Strasburg Likely to Have Tommy John Surgery

Friday, Aug 27, 2010  |  Updated 11:46 AM PDT
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The <a title=Nationals give us the unwelcome news regarding Stephen Strasburg's injury." />

The Nationals give us the unwelcome news regarding Stephen Strasburg's injury.

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All of those pitch counts, timetables and plans to not injure Stephen Strasburg's golden arm?  They didn't work.

The Nationals said Friday that their star rookie pitcher has a "significant tear" in his elbow ligament and probably will have Tommy John surgery.

General manager Mike Rizzo said that an enhanced MRI taken a day earlier revealed the extent of the injury to the right elbow. The significant tear is in his ulnar collateral ligament.  Click here to learn more about this type of injury.

The 22-year-old right-hander will travel to the West Coast for a second opinion (preferably not from Rob Dibble). But Rizzo says he anticipates Strasburg will require surgery, ruling him out for 12 to 18 months.

"As you can imagine, he was initially upset," Rizzo said. "But he has really turned himself from being upset to being focused on his rehabilitation. He's determined to get the surgery done and begin the process of rehabilitation."

If he does have the surgery, it will most likely be done by the same surgeon that performed Jordan Zimmermann's similar operation. Zimmerman took Strasburg's place in the rotation Thursday night, his first major league start after elbow ligament replacement surgery in August 2009. He allowed five runs on seven hits in four innings in a game the Nats won 11-10 in 13 innings. They used eight pitchers.

The news of Strasburg's injury brings an abrupt halt to his promising first season. He struck out 14 batters in his major league debut in June and is 5-3 with a 2.91 ERA and 92 strikeouts in 68 innings. He had been kept on strict pitch counts and was to be shut down once he reached about 105 innings.

A month ago, Strasburg was placed on the disabled list because of inflammation in the back of his right shoulder. He was making his third start since returning from the DL when he had to leave Saturday's game against Philadelphia after throwing a change-up to Domonic Brown.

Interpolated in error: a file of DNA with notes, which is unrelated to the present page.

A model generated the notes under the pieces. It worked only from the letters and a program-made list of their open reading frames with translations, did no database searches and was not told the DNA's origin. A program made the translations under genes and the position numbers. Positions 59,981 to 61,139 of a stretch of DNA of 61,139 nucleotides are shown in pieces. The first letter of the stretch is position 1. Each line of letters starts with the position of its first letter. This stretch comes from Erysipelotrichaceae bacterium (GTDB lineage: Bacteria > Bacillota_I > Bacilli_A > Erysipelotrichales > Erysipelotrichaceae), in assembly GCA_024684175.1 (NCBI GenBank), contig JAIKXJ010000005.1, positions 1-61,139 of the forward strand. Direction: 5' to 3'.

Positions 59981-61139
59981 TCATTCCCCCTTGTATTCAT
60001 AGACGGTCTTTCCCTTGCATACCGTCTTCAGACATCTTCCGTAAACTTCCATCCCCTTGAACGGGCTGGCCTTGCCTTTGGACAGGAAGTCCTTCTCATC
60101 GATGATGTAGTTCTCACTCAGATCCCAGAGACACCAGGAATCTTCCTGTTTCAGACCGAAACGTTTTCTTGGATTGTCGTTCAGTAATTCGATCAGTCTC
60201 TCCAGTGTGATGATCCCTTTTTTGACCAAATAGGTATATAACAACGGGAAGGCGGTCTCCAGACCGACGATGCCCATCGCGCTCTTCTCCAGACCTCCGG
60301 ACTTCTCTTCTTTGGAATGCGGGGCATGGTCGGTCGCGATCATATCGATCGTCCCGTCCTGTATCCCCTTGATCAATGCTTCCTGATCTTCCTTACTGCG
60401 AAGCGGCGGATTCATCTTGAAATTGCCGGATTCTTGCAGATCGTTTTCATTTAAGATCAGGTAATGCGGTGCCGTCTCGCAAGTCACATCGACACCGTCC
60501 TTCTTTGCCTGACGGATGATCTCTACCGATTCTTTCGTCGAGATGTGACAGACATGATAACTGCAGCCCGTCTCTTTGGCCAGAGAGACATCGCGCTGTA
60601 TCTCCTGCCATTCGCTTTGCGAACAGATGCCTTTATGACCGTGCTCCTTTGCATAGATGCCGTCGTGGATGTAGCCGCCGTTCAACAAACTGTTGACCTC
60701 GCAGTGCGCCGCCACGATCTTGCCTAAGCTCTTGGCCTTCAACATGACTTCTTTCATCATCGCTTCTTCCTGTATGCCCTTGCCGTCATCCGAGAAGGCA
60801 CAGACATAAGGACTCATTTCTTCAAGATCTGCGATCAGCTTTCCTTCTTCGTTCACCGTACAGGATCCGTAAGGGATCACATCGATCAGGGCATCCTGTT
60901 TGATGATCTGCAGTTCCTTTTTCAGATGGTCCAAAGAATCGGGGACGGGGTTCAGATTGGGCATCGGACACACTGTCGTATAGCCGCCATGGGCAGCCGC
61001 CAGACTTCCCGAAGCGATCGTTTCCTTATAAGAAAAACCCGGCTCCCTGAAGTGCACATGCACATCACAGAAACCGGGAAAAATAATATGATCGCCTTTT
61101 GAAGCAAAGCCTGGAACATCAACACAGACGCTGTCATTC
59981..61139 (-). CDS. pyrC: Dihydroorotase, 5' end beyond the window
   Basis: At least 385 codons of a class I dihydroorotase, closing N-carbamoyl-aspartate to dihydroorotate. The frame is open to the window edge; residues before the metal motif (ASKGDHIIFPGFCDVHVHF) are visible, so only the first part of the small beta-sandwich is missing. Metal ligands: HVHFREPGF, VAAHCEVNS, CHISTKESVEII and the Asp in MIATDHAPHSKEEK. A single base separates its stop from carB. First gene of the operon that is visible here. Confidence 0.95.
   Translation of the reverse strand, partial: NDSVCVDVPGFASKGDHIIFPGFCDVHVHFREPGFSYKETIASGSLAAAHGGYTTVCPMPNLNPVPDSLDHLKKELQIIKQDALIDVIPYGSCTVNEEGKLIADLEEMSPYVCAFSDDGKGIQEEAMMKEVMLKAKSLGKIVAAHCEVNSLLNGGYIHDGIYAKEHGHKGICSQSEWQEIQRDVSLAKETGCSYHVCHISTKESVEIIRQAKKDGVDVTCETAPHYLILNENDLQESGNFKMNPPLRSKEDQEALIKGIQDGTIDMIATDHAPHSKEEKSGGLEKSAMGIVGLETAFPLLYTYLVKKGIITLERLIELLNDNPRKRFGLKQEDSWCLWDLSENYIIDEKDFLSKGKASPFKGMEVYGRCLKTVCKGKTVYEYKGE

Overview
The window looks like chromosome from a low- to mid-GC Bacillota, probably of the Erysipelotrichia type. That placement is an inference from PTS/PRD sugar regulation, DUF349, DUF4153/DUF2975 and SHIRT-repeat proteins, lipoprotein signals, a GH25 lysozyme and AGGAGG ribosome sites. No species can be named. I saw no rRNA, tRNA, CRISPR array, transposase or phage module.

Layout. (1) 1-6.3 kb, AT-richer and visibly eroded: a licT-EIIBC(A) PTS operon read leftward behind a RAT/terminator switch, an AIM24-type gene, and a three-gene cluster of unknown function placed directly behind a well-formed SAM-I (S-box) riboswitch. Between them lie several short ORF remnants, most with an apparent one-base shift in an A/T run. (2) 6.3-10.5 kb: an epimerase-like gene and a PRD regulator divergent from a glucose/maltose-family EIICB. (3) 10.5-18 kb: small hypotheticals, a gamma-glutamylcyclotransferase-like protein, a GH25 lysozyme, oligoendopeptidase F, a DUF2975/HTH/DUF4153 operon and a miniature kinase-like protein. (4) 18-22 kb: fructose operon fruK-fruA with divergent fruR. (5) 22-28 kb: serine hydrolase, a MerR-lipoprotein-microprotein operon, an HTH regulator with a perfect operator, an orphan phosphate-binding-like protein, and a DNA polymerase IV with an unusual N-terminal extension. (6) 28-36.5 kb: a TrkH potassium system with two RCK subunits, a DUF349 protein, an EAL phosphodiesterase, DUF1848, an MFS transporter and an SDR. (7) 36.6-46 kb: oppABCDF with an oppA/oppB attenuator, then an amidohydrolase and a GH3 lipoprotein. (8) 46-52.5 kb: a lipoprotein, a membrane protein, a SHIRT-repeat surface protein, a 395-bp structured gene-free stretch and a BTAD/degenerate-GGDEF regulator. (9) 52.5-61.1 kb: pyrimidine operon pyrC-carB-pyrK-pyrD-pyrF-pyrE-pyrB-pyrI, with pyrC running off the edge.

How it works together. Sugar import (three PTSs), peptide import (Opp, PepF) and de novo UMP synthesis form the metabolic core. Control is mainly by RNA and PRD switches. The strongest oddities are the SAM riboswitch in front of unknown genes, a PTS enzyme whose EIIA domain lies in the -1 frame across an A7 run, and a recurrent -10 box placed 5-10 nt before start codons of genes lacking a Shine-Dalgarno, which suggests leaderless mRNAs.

"The player was developed and cared for in the correct way, and things like this happen," Rizzo said. "Pitchers break down, pitchers get hurt and we certainly are not second-guessing ourselves."

Doctors believe Strasburg hurt himself on a particular pitch, as opposed to a gradual buildup, Rizzo said. When Strasburg grimaced in Saturday's game, he told the team he had felt something similar at San Diego State and had continued to pitch through it. Doctors have decided that what happened in college was unrelated to the ligament tear.

All week, Strasburg has said he is strong enough to pitch.

"Stephen felt pretty good and still feels OK," Nationals President Stan Kasten said. "And that's why this has been so confounding."

Strasburg was informed of the diagnosis Thursday night, but the Nationals chose not to announce the news because it would have upstaged the introductory news conference for 2010 No. 1 draft pick Bryce Harper.

So is this the end of Strasburg's career? No. Tommy John surgery has become so common that pitchers don't actually dread it any more.  In fact, some people say pitchers who have it come back stronger.

The Nats' opponent Thursday night, the St. Louis Cardinals, started Chris Carpenter, a pitcher who came back from Tommy John surgery. Carpenter, 14-4 this season, is a perennial Cy Young candidate again since he came back in 2008.

"You go back to Tommy John and how it’s evolved over the course of time, it’s definitely at the point where it’s not a negative anymore,” Rays manager Joe Maddon told the Associated Press earlier this year. "You do believe that if it happens to a young guy, you know you’re going to have him back and possibly even better. It’s the world we live in, man.”

Strasburg even better after the surgery?  That's up for debate.  But at least we know there's now life (and a healthy career) after Tommy.

Stay with NBCWashington.com and NBC4 for more information.


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